Having said this, it is fitting here to mention what the Turudbe? say about themselves, despite the fact that many of the ethnic groups among the Sudanic peoples customarily give fabricated lineages to establish ?nobility? of origin for its people. The significance of examining the Turudbe? Fulbe?s view of themselves is to analyze how they construct their identity and how they employ that identity construct for their own survival. Their Self Knowledge helps them to return to the idealization of their cultural values, myths and heroes in order to uphold and reaffirm their collective personality.  Waziri Junayd ibn Muhammad al-Bukhari, drawing from earlier sources of the origin of the Fulbe?, combines them into a synthesis of opinion. He said regarding their origin:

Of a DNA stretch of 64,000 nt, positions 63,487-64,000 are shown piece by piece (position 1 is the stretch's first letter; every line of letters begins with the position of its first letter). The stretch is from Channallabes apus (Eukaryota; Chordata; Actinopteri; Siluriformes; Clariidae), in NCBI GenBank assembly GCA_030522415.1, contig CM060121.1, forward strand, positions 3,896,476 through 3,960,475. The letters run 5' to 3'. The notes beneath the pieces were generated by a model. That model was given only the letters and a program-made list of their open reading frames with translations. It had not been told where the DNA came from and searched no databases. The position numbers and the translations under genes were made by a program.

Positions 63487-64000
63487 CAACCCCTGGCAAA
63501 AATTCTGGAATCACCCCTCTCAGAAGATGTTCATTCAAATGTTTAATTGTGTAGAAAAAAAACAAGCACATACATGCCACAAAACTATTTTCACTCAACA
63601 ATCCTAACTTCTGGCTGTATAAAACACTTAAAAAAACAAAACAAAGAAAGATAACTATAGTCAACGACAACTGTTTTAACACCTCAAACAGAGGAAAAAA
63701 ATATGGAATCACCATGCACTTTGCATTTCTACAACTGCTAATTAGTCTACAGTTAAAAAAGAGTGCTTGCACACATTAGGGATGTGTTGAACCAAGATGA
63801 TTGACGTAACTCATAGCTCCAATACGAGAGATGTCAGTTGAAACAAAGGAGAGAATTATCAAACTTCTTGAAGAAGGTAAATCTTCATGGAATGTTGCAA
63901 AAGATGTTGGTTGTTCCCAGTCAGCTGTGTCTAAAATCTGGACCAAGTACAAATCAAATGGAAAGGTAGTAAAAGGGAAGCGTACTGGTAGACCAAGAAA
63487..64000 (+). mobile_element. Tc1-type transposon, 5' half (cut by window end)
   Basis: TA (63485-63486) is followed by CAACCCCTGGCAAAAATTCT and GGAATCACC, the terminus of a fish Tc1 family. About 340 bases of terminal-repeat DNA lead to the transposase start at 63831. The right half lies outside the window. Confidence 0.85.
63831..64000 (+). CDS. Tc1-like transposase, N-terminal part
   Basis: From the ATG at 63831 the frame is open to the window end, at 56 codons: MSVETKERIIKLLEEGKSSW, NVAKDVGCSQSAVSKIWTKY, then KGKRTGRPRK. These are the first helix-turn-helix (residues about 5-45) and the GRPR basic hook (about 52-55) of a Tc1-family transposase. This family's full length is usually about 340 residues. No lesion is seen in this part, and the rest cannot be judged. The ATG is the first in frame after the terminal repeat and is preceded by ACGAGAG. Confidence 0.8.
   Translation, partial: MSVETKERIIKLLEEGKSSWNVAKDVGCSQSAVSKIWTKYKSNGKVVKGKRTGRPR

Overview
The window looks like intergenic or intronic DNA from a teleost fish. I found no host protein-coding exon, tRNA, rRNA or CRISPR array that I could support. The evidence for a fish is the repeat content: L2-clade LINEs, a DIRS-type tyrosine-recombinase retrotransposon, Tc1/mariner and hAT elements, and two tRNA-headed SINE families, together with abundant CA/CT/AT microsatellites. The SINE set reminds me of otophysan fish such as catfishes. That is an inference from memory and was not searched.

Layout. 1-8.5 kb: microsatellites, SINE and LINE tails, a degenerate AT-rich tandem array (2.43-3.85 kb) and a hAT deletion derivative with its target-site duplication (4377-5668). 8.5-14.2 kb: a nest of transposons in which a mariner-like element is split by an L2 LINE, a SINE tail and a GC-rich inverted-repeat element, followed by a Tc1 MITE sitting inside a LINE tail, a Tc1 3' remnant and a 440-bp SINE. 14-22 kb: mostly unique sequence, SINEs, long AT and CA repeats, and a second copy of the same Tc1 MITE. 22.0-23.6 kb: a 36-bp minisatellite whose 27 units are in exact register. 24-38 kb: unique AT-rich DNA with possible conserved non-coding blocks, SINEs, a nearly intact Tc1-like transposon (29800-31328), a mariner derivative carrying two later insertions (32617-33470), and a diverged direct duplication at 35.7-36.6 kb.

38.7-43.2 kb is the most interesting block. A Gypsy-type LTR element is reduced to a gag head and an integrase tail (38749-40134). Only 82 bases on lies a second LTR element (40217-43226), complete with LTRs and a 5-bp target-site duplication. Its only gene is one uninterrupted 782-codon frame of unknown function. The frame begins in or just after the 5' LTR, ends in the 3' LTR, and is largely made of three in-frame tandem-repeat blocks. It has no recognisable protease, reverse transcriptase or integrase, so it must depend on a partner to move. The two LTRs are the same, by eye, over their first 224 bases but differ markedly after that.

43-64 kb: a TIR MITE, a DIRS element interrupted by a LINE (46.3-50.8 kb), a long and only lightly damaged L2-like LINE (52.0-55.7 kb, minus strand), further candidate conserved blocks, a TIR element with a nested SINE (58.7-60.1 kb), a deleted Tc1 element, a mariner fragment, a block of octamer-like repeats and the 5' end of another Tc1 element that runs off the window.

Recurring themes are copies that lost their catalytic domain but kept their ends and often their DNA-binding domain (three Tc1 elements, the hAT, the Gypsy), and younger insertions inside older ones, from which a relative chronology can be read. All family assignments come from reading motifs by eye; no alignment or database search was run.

?It is said that the origin of the Turudbe? are from the Jews. It is said that they are from the Christians. It is said that they are from the Bambara from among the Sudanese who came and settled between the Nile and Euphrates rivers. It is said that they are from a band of the Banu Israel who relocated from the region of Sinai to the lands of Tuur. It is for this reason they are called Turudbe?. Tuur is a land in the western part of Yemen. The most sound opinion is that they are the descendents of Ruum ibn `Esau ibn Is?haq ibn Ibrahim, (upon them be peace).  They settled near the meeting of the two seas.?